Yayoi Kusama’s art is in London this month as part of a new exhibition at the Victoria Miro gallery. Her internationally known work is obsessive and overwhelming, presenting the world as a polka-dotted dream land, featured in Hi-Fructose Vol 25. The word “extraordinary” is overused in writing about contemporary art but we can make an exception for Kusama, who has been selected as one of TIME Magazine’s World’s 100 Most Influential People for conquering both the art and fashion world. “Dots are a symbol of the world, the cosmos; the earth is a dot. The sun, the moon, the stars are all made up of dots. You and me, we are dots,” she once said.
Recently named the most popular artist of 2014, Yayoi Kusama (HF Vol. 25) has currently taken over two expansive spaces at David Zwirner Gallery in New York. Her exhibition, “Give Me Love,” which closes this week, includes a reenactment of her popular installation, “The Obliteration Room” (2002), new pumpkin sculptures, and paintings. They share the hallucinatory, obsessive, and energetic qualities we’ve seen throughout her career, something this exhibition aims to embody. More photos after the jump.
Currently on view in Mexico City’s Museo Tamayo, influential Japanese artist Yayoi Kusama’s first Latin American retrospective, “Obsesión Infinita” (or “Infinite Obsession”), features an extensive array of interdisciplinary works created from 1950 to 2014. Kusama’s career has taken many turns over the years (we covered her work at length in HF Vol. 25), but the artist has always maintained her penchant for the experimental and irreverent.
Fans of Japanese contemporary artist Yayoi Kusama need no introduction to the Kusama pumpkin- her dotted signature motif and yes, alter ego. Her pumpkins have been famously recreated from hotel rooms to textiles and designer hand bags by Louis Vuitton. She’s even taken us inside of their surreal, organic structure, as in her Selfridges London pop-up store this time last year. So the story goes, Kusama’s family once owned a storehouse full of pumpkins during World War II, and she developed a fondness for them. Ever since, she has continually used them throughout her career as a symbol of growth and fertility. Just in time for Halloween, Victoria Miro in London is showing a new body of bronze sculptures and paintings 2 years in the making, simply titled “Pumpkins”.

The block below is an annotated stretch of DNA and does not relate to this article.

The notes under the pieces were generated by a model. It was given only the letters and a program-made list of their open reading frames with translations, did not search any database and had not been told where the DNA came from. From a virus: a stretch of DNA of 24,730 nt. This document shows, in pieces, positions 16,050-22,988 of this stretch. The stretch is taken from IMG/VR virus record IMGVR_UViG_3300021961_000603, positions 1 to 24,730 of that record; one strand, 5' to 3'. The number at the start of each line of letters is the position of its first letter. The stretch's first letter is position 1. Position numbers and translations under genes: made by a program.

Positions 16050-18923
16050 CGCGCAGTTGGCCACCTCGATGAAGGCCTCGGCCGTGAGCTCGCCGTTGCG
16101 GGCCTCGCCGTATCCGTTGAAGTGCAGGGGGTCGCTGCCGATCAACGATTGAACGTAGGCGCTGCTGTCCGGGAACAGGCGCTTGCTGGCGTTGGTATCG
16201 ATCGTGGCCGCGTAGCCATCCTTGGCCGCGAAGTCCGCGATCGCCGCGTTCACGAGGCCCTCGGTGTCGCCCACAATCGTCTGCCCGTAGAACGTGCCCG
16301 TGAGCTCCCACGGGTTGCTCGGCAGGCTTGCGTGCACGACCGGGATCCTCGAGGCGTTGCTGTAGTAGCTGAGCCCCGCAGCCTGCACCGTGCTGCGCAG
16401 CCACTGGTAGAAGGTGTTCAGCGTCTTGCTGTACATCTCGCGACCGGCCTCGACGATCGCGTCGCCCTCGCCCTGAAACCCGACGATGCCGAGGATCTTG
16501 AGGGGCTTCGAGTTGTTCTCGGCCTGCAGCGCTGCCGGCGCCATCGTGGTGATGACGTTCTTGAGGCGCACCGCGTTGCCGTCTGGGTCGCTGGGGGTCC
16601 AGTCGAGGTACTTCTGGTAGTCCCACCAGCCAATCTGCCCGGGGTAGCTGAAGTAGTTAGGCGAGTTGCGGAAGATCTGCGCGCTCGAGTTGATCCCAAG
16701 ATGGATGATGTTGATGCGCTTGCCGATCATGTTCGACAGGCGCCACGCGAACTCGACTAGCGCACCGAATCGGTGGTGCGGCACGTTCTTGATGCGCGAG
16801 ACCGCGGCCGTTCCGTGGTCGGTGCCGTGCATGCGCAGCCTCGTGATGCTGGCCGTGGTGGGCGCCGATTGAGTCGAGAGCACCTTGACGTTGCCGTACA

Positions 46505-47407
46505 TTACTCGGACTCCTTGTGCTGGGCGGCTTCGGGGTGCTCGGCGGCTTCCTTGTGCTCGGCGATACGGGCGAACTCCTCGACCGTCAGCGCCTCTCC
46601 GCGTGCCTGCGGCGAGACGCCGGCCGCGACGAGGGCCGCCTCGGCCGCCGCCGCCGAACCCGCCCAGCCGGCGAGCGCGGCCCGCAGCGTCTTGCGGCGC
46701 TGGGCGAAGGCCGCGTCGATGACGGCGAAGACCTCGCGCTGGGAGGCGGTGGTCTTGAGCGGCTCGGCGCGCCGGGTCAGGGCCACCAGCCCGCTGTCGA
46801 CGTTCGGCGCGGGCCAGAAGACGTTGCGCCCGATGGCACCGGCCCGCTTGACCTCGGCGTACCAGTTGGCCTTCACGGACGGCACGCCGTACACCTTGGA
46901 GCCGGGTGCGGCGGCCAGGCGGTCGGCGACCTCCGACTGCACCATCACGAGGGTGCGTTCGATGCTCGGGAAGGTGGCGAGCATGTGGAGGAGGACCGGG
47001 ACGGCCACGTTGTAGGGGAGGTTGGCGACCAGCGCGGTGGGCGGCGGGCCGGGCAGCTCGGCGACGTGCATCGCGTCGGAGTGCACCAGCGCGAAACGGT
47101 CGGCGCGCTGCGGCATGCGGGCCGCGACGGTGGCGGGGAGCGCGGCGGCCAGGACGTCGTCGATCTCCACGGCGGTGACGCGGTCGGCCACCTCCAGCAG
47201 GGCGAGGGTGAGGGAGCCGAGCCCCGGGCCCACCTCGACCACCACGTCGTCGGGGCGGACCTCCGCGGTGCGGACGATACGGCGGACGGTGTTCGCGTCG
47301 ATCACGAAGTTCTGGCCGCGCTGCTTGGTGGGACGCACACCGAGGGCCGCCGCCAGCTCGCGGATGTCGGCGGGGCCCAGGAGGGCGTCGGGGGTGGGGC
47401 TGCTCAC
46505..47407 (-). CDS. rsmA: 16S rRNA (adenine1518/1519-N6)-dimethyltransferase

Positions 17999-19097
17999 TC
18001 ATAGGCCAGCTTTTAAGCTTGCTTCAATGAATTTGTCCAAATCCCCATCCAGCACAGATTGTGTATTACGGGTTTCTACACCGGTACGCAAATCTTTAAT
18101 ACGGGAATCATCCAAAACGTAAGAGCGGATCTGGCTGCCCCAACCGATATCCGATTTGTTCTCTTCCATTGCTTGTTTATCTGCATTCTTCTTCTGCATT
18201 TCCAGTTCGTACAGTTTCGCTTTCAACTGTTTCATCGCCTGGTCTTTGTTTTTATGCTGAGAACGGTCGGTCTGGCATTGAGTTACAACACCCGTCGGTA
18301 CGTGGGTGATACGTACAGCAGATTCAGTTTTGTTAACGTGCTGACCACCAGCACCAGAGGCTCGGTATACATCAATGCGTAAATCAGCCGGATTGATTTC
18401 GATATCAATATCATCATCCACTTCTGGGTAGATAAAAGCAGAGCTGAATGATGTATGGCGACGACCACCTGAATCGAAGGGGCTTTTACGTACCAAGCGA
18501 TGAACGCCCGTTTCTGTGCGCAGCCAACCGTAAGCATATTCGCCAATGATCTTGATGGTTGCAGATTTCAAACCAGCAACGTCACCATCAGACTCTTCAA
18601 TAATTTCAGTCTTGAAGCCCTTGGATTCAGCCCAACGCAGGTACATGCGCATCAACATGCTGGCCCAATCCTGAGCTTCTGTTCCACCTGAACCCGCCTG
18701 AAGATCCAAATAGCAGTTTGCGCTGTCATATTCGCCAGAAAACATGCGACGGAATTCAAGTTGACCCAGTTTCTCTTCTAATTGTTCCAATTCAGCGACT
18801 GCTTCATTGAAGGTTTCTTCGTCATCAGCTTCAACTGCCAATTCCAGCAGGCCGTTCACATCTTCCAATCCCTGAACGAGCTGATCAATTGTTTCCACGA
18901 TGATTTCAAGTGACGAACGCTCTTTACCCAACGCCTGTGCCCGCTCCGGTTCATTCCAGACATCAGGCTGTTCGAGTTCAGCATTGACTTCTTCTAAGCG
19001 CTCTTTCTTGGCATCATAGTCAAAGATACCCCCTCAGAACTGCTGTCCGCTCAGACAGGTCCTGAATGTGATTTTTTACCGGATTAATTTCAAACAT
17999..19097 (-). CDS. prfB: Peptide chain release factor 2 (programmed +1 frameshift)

“I Who Have Arrived in Heaven” is an apt title for Yayoi Kusama’s current exhibition at David Zwirner Gallery, consisting of immersive installations and new paintings that span the gallery’s three neighboring locations in New York. The 84 year old artist — whose extensive oeuvre includes paintings, novels, sculptures and multimedia installations with avant-garde underpinnings — created a series of “infinity rooms” that allow viewers to lose themselves in their endless, celestial reflections of pattern and color. Read more after the jump.
Numbers of women artists still rank low in gallery rosters, less than 50 percent, across the world. With the exception of a few like Yayoi Kusama and Yoko Ono, women in the Japanese contemporary art world have yet to earn equal recognition. This is largely due to the historical conception that women were not suited to become professional artists. A new exhibition at Jiro Miura Gallery in Tokyo is bringing awareness to 19 emerging international women artists. “Ephemeral: Territory of Girls”, which opened on July 25th, showcases new works by Jana Brike, Amy Crehore, Virginia Mori, Ania Tomicka, Emi Adachi, Fuco Ueda, Kaori Ogawa, Miki Kato, Kimi Kuruhara, Kozue Kuroki, Satomi Kuwahara, Atsuko Goto, Yuka Sakuma, Minae Takada, Tsubaki Torii, Yumi Nakai, Yuko Nagami, Yuki Nagayoshi, Mao Hamaguchi, Miho Hirano, Shiori Matsumoto, Eri Mizuno, and Yuko Murai.